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Pollution is gross. If you've ever been in a major city and watched the hazy sunrise that is chock full of smog, you're well aware of how gross. It's definitely not majestic at all and makes me miss my days of living on a farm and being able to actually breathe. Apparently, pollution is not only bad for your lungs and the environment, but it may be causing more severe and extreme weather, too.

According to Fox News , pollution coming from China's coal-burning power plants may be responsible for the increase in strength and frequency of bad weather in North America. The emissions are churning up more intense weather over the Pacific Ocean that changes our weather patterns. NASA researchers lead by Yuan Wang discovered that Northwest Pacific storms are 10% stronger than thirty years ago, which is before industry had a major boom in Asia. The air pollution in Beijing is currently 400 times higher than the World Health Organization's upper limit of what is considered safe. China is also the largest consumer of coal in the entire world so it isn't surprising that there is a huge amount of toxic air there.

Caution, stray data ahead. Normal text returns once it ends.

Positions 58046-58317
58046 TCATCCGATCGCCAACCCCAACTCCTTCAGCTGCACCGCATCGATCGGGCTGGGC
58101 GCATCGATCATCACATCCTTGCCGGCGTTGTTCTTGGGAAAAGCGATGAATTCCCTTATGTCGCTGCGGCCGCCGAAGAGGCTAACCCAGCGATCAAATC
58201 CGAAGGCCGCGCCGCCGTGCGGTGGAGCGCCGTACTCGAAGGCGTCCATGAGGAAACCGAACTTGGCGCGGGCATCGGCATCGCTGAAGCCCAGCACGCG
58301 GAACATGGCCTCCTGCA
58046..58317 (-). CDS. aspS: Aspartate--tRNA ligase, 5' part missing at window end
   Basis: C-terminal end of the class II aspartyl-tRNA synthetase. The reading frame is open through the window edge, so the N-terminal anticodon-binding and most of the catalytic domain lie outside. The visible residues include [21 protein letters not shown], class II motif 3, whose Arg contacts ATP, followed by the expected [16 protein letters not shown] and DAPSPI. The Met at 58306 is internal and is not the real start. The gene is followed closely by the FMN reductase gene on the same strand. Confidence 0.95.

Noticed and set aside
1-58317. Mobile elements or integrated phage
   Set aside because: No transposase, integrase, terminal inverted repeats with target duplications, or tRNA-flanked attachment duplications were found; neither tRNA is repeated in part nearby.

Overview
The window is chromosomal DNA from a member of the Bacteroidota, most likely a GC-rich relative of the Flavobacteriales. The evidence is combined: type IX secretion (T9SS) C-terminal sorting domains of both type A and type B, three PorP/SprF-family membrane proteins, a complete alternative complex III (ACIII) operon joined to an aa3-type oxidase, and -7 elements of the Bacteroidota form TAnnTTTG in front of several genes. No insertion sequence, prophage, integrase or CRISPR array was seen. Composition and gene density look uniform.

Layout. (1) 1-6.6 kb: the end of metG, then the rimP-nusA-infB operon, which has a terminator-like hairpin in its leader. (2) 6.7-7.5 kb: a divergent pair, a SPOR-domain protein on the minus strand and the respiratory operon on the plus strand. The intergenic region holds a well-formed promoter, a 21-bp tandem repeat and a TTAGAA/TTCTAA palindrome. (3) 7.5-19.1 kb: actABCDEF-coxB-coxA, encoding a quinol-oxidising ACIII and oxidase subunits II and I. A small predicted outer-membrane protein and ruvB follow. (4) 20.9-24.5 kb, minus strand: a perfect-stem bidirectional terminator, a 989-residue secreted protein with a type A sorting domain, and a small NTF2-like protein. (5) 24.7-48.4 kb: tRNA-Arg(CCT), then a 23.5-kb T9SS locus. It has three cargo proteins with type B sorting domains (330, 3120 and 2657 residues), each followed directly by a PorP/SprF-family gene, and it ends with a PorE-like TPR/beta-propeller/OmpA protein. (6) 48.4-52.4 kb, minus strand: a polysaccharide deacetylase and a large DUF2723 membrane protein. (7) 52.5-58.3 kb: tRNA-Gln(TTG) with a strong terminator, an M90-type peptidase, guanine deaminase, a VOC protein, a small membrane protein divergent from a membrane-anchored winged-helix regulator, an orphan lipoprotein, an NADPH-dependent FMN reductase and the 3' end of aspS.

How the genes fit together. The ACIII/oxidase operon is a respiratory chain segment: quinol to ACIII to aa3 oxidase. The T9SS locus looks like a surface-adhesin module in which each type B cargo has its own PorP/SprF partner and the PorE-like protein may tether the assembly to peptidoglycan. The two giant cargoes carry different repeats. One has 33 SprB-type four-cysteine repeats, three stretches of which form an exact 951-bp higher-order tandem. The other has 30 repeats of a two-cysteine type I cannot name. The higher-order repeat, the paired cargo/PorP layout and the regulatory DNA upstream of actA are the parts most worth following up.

The scientists examined how the tiny particulates play a role in weather formation and how storms churn up just east of Japan, a place where there are a lot of cyclones forming. They analyzed six different types of aerosol particles and ran computer models to show how they affect clouds, precipitation and overall global weather patterns. Each of the different aerosols had a different affect, from blocking the sun's rays to making a nucleus that water vapor can turn into rain.

Remember the Polar Vortex this winter? Apparently the unusually cold weather east of the Rocky Mountains was likely influenced by this Asian pollution by forming cyclones and high pressure systems over the Pacific. The jet stream was forced to dip down which made the country feel a lot like the inside of a freezer. Strangely, record high temperatures in Alaska can also be blamed on the same problem.

The research team is continuing to figure out how the pollution will affect global weather patterns in the future, and how it could be affecting places outside of the United States. So what exactly does this mean for our weather the rest of the year? I hope that it doesn't mean what I think it does. More tornadoes and thunderstorms are the last things the MidWest needs. Hopefully this research can help scientists develop better equipment to deal with pollution and make our air cleaner and safer. Otherwise next winter we all may end up like Steve Rogers and wake up in 95 years looking for our iPhones and hiding from Game of Thrones spoilers.

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